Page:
As you are no doubt aware, the universally beloved (or at least universally respected) Mariano Rivera is, at the age of 43, battling his way back from a knee injury that threatened to end his superlative career. It's hard to remember an injury that so roused a fan base -- and this can be said even as Derek Jeter mends from his own serious injury.
Nothing, though, puts a finer point on fans' emotional investment in Rivera quite like this excellent piece by Vincent M. Mallozzi of The New York Times. Mallozzi tells the story of one Buddy Niederhoffer, a Bronx man who carries with him a blue sketchbook, and in that sketchbook he gathers well wishes for Rivera -- well wishes from everyone whom he meets. Mallozzi writes:
The quest took him to barrooms and ballparks, movie theaters and spas, restaurants and concerts, clothing stores and banks, and subway cars and parks. Niederhoffer collected handwritten notes for Rivera from, among others, bartenders; hot dog vendors; the former major leaguers Tim Raines, John Franco and Mickey Rivers; the Newark Bears' team chaplain; police officers; train conductors; Coast Guardsmen; his girlfriend, Karen Rossi; graffiti artists; bocce players; a girls' softball team; his former sociology professor at Fordham; the Trenton Thunder mascot, Boomer; a dozen poets at the Nuyorican Poets' Cafe; Marc Anthony's band director, Angel Fernandez; a man in his 90s who said he had seen Babe Ruth hit a home run at Yankee Stadium in 1932; and a homeless man at Lincoln Center.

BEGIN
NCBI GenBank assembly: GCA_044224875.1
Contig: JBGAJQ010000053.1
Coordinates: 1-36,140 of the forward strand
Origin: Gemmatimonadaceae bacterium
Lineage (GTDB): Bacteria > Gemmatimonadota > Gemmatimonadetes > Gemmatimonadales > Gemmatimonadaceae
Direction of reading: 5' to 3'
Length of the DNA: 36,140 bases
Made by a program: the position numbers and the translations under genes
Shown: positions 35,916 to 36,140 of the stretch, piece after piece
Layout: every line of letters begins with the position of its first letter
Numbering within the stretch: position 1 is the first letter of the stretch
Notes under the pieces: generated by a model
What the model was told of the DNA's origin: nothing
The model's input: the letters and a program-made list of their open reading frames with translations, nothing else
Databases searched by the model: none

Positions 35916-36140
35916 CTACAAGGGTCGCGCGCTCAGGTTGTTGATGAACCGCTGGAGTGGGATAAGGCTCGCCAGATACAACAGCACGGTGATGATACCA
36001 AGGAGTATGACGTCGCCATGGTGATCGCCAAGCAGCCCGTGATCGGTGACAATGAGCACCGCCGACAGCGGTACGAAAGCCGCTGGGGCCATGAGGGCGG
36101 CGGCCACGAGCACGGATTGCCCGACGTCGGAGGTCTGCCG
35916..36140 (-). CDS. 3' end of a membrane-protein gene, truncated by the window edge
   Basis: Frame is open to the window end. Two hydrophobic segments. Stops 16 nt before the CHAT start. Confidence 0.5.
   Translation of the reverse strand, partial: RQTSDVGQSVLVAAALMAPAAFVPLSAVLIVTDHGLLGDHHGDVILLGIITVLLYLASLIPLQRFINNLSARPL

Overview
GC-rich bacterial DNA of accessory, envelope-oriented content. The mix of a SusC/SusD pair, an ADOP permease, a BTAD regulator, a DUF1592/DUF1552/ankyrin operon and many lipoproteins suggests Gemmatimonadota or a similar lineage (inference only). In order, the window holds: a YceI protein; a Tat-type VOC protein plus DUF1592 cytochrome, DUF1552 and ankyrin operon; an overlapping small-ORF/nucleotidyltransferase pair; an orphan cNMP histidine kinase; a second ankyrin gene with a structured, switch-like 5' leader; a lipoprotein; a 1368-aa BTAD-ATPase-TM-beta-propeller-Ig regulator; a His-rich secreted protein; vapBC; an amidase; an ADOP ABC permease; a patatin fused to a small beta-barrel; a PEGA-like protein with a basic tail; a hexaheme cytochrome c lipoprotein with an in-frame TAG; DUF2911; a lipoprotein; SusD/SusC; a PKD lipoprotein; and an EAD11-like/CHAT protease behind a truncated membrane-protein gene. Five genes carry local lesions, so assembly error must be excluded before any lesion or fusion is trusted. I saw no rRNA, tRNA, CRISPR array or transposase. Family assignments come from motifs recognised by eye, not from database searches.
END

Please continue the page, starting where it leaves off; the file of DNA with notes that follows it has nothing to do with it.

Oh, and Darryl Strawberry and Dwight Gooden also signed it. Here, courtesy of The Times, is a sampling of Mr. Niederhoffer's toils:
Please do give the whole thing a read (especially for the story of the Mister Softee man). It says much about the cultural power of a player like Rivera.
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